Establishing a sustainable transport system is crucial for economic growth and the rapid movement of goods and people while reducing the environmental impacts of transport and improving quality of life in developing countries. However, countries frequently face several challenges related to transport, including inadequate infrastructure, rapid urbanization, and limited resources. On World Sustainable Transport Day, we launched a discussion regarding the sustainability of transport systems with several international experts. Check out their opinions below.
DevelopmentAid: What are the most pressing challenges related to transport faced by developing countries and how do these challenges differ from those in developed nations?
“Transport challenges in developing countries differ from those in developed nations due to a variety of factors, including infrastructure limitations, economic constraints, population growth, and urbanization patterns. Here are some of the most pressing transport challenges faced by developing countries:
- Inadequate infrastructure: developing countries often lack the necessary road networks, bridges, ports, and public transport systems. Poorly maintained or nonexistent infrastructure hinders economic growth and limits access to essential services.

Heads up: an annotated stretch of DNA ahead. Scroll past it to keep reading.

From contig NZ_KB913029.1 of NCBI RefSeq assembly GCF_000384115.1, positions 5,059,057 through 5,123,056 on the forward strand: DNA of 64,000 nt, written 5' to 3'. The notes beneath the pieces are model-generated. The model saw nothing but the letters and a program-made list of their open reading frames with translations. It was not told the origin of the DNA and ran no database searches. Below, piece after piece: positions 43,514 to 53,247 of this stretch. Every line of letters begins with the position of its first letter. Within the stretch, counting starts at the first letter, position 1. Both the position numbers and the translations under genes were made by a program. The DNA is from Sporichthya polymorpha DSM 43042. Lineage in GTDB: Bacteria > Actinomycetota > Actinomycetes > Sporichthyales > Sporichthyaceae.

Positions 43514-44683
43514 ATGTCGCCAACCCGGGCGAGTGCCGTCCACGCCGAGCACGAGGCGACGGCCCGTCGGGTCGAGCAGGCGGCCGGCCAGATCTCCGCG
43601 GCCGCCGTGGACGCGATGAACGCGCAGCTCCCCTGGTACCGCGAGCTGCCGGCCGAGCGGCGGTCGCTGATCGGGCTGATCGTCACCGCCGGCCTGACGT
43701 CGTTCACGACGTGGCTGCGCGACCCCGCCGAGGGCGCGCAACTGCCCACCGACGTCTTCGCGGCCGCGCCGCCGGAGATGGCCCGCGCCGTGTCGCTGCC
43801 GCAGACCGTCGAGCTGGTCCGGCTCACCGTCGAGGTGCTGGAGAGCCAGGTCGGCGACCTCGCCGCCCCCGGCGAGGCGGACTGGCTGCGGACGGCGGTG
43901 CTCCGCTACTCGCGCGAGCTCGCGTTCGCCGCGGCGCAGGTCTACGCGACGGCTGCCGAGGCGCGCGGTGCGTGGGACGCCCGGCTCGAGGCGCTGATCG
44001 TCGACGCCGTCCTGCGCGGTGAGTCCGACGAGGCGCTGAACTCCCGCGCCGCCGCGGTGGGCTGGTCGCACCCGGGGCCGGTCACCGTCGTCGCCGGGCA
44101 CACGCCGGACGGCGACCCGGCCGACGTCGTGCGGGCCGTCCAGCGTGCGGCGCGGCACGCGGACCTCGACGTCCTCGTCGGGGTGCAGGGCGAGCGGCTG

- Traffic congestion: rapid urbanization in developing countries leads to congested roads and longer commute times. The lack of effective public transport alternatives contributes to this problem.
- Safety concerns: Developing countries often have higher rates of traffic accidents and fatalities due to poor road conditions, poor enforcement of traffic laws, and inadequate emergency response systems.
- Public transport deficiencies: public transport systems may be underdeveloped, unreliable, or inaccessible to a significant portion of the population. This forces people to rely on private vehicles, exacerbating congestion and pollution.
- Lack of funding: developing countries often struggle to secure the funding required for transport infrastructure development and maintenance leading to a perpetuation of existing challenges.